The $1.2 trillion infrastructure bill that Congress finally passed and that President Joe Biden is ready to sign is a win for Louisiana. For all the political bickering around the topic, it really is that simple.
The bill — which is separate from the social spending proposal that’s still the subject of heated debate — will bring investments in roads and bridges, environmental resilience, outdated water systems, the electrical grid, broadband and even some of the underpinnings of a cleaner energy economy.
Gov. John Bel Edwards labeled it “transformational.”
“Over the next five years, this nearly $6 billion federal investment will have a significant impact on major projects such as highways, bridges, public transportation, electric vehicle infrastructure, ports, and airports, and it will create a more resilient transportation system that can better withstand disruptions from extreme weather,” he said. “Louisiana’s aging infrastructure will receive improvements that create a better overall quality of life for all users, expand the economy, and provide a more reliable transportation system for citizens and businesses in Louisiana.”
Much attention has been paid to the lofty combined price tag of the two bills, and less to what’s included in the so-called “hard infrastructure” package that passed with healthy bipartisan support, at least in the Senate. So let’s run through some details.
Nationally, it will provide $110 billion for bridges and roads, $39 billion for expanded and environmentally friendly public transit, $65 billion for broadband and another $65 billion to modernize the electrical grid. There’s also $55 billion for water and wastewater systems, as well as $25 billion for airports. The totals include both new and redirected spending.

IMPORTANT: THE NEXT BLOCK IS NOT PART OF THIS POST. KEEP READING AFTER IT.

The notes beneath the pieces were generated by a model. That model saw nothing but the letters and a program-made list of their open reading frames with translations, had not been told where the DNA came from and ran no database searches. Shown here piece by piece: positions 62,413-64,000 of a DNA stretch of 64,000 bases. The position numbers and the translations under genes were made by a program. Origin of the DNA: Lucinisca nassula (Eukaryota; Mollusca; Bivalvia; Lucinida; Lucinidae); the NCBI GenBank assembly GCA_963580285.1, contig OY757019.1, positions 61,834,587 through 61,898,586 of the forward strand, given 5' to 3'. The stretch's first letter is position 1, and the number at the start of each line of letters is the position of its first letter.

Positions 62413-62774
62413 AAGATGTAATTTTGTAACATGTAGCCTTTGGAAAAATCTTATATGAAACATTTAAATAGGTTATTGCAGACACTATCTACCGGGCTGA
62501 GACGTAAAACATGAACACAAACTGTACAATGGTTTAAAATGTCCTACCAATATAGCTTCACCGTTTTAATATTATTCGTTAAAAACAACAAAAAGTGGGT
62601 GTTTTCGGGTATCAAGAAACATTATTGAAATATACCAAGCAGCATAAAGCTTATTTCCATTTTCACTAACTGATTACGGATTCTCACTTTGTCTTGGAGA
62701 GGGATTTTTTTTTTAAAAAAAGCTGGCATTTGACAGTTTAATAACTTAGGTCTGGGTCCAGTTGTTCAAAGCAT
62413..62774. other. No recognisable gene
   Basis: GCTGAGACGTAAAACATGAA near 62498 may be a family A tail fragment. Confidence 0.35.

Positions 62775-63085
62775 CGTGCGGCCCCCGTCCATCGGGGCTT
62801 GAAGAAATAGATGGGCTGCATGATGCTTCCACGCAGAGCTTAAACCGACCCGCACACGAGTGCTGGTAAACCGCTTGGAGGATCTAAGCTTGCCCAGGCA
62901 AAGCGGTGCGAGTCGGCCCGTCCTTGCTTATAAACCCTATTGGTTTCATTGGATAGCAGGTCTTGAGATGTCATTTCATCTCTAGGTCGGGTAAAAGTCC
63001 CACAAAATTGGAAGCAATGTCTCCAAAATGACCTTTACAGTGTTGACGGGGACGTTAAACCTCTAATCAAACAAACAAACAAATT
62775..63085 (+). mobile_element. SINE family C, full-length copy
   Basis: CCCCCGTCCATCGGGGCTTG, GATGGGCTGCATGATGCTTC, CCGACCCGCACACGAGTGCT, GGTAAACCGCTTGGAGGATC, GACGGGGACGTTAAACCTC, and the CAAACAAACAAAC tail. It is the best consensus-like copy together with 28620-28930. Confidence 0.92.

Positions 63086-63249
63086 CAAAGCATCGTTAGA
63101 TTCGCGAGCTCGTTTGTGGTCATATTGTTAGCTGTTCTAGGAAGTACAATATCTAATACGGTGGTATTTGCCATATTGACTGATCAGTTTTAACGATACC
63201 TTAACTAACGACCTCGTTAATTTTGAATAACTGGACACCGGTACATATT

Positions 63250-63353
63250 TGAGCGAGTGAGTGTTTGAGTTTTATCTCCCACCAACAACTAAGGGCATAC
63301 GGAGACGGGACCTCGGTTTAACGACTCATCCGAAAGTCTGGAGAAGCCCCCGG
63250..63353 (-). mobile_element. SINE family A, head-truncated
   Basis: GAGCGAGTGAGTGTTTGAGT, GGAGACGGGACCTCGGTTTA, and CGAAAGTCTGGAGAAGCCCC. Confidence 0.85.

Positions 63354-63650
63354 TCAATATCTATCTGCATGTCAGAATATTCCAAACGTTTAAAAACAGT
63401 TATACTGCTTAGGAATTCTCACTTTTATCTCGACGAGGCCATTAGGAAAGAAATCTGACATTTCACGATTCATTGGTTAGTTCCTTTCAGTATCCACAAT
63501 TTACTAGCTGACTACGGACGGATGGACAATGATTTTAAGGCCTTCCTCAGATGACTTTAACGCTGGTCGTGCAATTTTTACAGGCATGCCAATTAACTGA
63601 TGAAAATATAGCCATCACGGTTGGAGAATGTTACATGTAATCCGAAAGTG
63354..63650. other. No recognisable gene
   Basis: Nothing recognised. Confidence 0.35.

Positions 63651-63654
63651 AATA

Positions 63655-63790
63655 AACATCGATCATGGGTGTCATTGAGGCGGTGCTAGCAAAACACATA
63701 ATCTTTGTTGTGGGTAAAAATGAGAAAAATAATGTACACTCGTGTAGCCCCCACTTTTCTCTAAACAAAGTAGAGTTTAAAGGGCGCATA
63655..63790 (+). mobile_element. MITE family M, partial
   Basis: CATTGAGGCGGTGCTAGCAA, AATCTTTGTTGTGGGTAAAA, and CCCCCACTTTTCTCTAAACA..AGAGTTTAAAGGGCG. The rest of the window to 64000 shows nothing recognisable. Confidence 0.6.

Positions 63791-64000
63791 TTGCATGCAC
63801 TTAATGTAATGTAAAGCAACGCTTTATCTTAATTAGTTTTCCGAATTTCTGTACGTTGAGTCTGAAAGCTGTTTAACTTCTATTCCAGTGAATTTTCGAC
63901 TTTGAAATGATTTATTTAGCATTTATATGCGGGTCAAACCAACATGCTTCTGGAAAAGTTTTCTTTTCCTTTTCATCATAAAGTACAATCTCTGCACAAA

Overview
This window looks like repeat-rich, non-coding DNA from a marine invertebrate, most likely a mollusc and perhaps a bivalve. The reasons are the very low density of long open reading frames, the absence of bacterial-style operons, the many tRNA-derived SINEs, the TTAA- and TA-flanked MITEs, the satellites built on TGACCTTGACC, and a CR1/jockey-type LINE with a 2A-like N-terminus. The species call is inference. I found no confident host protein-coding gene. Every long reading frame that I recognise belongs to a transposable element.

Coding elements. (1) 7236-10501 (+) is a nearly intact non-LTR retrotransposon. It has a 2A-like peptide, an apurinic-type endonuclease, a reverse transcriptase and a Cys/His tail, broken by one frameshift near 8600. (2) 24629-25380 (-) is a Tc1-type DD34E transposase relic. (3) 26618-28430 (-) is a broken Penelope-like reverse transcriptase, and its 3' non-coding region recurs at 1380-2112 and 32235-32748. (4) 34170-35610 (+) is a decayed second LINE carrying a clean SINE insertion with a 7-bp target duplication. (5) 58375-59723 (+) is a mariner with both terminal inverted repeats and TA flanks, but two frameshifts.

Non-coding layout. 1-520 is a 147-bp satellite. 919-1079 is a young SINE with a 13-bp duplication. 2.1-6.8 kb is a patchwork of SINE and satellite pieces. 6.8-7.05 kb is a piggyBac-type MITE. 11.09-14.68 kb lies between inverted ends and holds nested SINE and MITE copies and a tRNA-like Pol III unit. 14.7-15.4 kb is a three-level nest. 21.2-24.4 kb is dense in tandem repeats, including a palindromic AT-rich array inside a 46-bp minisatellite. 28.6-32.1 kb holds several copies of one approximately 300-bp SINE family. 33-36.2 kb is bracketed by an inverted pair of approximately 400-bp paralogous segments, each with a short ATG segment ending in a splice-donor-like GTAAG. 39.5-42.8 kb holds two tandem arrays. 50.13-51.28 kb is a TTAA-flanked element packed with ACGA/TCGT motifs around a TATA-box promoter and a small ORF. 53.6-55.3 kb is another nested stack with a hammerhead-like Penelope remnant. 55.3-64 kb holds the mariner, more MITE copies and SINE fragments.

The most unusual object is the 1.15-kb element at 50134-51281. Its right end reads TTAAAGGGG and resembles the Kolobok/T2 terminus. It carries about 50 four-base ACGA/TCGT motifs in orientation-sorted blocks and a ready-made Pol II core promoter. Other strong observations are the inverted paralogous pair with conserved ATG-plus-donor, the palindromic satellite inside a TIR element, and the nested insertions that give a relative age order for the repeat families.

The state will get some money via earmarks, including $53 million to restore the Lake Pontchartrain basin, while much will be doled out according to formula. Where discretion is involved, Louisiana is well-positioned to compete in part due to provisions pushed by U.S. Sen. Bill Cassidy, a key player in getting the deal through the Senate. Included here are measures to restore coastal areas that have faced repeated storms in recent years, and money for broadband that’s targeted for underserved areas such as rural northeast Louisiana.
“I think it addresses the needs of our present and it builds on our strengths for our future,” the Baton Rouge Republican said last week.
For all the good news, Cassidy’s fellow Louisiana Republicans in Congress embraced an alternative narrative, arguing that the bill does not sufficiently benefit the state. These members — John Kennedy in the Senate and Steve Scalise, Mike Johnson, Garret Graves, Clay Higgins and Julia Letlow in the House — say they support infrastructure in theory but just couldn’t back this bill, and cherry-pick items that benefit other states or throw around silly accusations of socialism to explain their hostility. It’s remarkably weak sauce.
Major, complex legislation never includes everything one politician or one state wants and nothing he, she or it doesn’t. Politics is about compromising and seizing opportunity. After four years of former President Donald Trump promising but not delivering on infrastructure, including two years when Republicans had majorities in Congress, this was a rare chance to get something done.
And so we thank Cassidy for rolling up his sleeves, sitting down at the bargaining table and getting the best deal he could for Louisiana. He and Democratic U.S. Rep. Troy Carter, the only Louisiana representative to support the measure, can credibly claim that they acted in the state's best interest. If only their colleagues could say as much.